Jeff Bezos recently said that these days, “if you are just building a device you are unlikely to succeed.” He certainly seems to be backing that statement up, with the launch of the Kindle Fire producing more optimism than the last ten non-iPad tablet launches combined. It seems that people do indeed like the idea of a purpose-built device that does a few things well, walled garden or not.
But Bezos glossed over the other side of the “make your own ecosystem” coin: providing and administrating that ecosystem not only requires immense resources, but can occasionally cause major roadblocks. In this case it appears that the Kindle Fire and Touch will be unavailable UK or EU, for reasons and duration not specified. It wouldn’t have anything to do with the fact that they’re more than just devices, would it?
Amazon hasn’t replied to my queries, and given that they haven’t publicly commented on this so far, I don’t expect much of an answer even if they do. In the meantime, let’s look at the possibilities as to why this roll-out is limited, in order of escalating likelihood.
1. They haven’t gotten the devices approved by European government authorities. You can’t release a wireless product unless it’s been cleared by the FCC here in the US, and there are similar agencies throughout the world that conduct their own, slightly different testing. However, submitting devices to these authorities is a matter of course and I doubt Amazon would simply fail to do so. And the devices are too similar to others out there to cause any serious delay in their approval.
2. The Silk browser is incompatible with European privacy and data protection laws. The way Silk works, in a nutshell, is it offloads some rendering and querying to Amazon servers, which in a way request a page on your behalf and then stream it to you in an optimized format. This man-in-the-middle technique isn’t new in principle, but having it as the default mode of communication for a major device is. It’s possible that the system has run afoul of regulations prohibiting private data from being routed through a third party like this. Naturally Amazon would be using localized datacenters, but the ownership of the data may fall into a grey area not yet fully approved by the EU and UK (this is ZDNet’s hypothesis).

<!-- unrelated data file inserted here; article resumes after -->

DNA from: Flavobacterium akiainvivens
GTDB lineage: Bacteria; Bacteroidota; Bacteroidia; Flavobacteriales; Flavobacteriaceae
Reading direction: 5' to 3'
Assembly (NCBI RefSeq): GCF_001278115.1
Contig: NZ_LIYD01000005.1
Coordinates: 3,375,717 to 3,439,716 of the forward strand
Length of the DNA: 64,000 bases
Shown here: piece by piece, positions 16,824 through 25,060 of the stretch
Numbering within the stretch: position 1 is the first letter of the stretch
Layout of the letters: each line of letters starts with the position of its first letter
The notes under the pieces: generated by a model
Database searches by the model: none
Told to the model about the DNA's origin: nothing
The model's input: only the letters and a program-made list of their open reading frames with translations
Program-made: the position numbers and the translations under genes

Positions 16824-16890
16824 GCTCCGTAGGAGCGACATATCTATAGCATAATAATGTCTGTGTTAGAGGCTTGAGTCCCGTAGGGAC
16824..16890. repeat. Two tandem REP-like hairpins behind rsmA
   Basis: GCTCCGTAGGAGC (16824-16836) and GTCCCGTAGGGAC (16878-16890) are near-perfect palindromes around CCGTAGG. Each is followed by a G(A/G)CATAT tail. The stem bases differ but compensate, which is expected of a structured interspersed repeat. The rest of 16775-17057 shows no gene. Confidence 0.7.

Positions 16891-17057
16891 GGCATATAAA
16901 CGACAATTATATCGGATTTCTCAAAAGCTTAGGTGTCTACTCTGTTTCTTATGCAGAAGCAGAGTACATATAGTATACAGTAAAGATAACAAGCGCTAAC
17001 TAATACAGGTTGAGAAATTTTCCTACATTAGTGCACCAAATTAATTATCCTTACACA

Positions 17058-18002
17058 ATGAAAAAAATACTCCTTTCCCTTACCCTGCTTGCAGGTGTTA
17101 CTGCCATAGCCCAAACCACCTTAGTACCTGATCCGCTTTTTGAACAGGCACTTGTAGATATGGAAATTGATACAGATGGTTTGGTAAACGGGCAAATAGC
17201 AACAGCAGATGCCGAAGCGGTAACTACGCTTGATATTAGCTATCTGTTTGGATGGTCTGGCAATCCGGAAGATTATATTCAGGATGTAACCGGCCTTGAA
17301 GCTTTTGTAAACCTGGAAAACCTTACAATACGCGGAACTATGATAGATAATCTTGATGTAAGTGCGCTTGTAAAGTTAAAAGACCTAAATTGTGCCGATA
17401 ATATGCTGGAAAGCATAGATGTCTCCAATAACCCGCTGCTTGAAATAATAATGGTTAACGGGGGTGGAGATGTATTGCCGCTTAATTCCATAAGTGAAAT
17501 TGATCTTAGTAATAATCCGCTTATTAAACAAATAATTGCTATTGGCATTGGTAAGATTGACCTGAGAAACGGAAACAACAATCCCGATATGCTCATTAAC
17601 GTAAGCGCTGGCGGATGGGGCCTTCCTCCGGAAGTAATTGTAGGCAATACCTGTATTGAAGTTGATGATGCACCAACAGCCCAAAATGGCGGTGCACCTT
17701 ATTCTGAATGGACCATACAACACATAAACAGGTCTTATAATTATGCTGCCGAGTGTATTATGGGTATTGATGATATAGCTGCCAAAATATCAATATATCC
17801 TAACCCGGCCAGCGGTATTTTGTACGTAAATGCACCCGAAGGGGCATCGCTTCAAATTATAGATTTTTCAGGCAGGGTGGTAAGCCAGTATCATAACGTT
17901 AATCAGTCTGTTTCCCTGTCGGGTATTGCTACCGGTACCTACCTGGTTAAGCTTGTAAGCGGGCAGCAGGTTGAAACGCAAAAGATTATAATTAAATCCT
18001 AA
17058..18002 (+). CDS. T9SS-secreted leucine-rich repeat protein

This is an interesting idea, but I don’t think the law is that protective, nor that similar between the UK and EU, on this topic at least. Furthermore, this does nothing to explain why the Touch isn’t available, either. It uses the same “experimental” browser as the rest of the e-ink devices.
3. They don’t have the content. This is almost certainly it. Despite spending hundreds of millions on Euro content providers like LoveFilm, they just don’t have the libraries and rights in order. Bezos took his own advice about launching just a device, since without a superior selection of content, the Amazon Fire is just a second-rate tablet with an Amazon veneer. They’ve spent years developing relationships and clout here in the US, and Bezos can be confident that they’re providing not just a good tablet experience, but a huge selection of content along with it. Clearly he’s not confident they can do the same in the EU.
Unfortunately, this doesn’t explain why the Kindle Touch is unavailable. My only thought is that the new touch interface hasn’t been localized to the various other regions yet, but that seems like a rookie mistake, not something Amazon would be likely to overlook.
I feel fairly sure that the Fire is unavailable because Amazon hasn’t yet assembled a quorum of content partners, and a piecemeal release in some countries but not others would go contrary to their regional release strategy. But why a device that only differs from the competition in brand and interface (the Kindle Touch is nearly identical to the Nook Touch and Kobo Touch) would fail to be released is still a mystery. I can think of no credible reason why Amazon would want to only launch in the US, so I believe there must be some insoluble problem, or several, at the heart of it. Or maybe I’m just missing something really obvious.
If you have any compelling conspiracy theories or know something I don’t about any dispute or law that might prohibit these devices from being sold, please share. Until Amazon comments on this, it’s all speculation.
Update: several commenters suggest it’s a supply chain issue. Time will certainly tell, though personally I’m still backing the the content thing. Reports said Amazon had orders in for four million units to be sold just in 2011. I’d say that’s a lot to book for just the US, but I could be wrong. And I don’t see the suppliers failing to fill the order; the device isn’t made of uncommon components.